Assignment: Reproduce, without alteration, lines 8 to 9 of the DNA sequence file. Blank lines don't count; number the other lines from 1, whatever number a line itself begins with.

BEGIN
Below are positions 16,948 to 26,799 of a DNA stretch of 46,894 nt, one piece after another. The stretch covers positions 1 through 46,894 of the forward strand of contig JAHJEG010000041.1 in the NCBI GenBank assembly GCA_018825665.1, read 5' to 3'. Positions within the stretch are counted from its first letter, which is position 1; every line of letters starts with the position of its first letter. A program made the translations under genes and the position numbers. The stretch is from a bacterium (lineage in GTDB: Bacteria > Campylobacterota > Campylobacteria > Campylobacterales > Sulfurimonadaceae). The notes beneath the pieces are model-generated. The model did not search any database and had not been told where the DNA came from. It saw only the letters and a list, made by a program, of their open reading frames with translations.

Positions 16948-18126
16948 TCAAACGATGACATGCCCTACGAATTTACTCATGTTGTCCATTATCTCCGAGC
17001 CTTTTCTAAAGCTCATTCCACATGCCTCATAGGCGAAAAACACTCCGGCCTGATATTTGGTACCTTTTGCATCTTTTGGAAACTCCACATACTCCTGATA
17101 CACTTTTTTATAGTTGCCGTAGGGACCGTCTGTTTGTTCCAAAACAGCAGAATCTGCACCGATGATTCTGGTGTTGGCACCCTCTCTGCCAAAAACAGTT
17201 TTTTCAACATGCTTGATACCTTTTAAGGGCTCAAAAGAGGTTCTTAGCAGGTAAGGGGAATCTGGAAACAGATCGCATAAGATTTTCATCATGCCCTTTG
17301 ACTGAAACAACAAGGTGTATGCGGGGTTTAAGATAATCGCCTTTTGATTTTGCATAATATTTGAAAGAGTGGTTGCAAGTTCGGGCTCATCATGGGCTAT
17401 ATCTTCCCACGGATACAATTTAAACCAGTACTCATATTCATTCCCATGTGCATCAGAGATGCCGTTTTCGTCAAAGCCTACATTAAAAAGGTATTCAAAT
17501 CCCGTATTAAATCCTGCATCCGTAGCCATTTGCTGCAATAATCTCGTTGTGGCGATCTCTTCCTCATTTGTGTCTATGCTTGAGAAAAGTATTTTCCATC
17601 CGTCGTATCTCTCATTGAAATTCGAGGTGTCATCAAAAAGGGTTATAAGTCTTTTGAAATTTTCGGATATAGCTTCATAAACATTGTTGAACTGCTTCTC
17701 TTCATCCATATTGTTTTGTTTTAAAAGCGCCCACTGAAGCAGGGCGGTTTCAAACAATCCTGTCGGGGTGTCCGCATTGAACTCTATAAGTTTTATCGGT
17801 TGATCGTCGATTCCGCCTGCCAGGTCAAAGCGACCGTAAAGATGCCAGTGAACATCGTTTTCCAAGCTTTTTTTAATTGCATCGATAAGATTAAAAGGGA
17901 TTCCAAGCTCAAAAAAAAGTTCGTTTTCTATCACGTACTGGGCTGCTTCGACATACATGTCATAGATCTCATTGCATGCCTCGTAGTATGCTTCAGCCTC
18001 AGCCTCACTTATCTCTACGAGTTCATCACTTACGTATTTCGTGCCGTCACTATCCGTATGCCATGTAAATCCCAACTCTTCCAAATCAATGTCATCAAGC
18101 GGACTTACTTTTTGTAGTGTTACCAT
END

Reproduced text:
17401 ATCTTCCCACGGATACAATTTAAACCAGTACTCATATTCATTCCCATGTGCATCAGAGATGCCGTTTTCGTCAAAGCCTACATTAAAAAGGTATTCAAAT
17501 CCCGTATTAAATCCTGCATCCGTAGCCATTTGCTGCAATAATCTCGTTGTGGCGATCTCTTCCTCATTTGTGTCTATGCTTGAGAAAAGTATTTTCCATC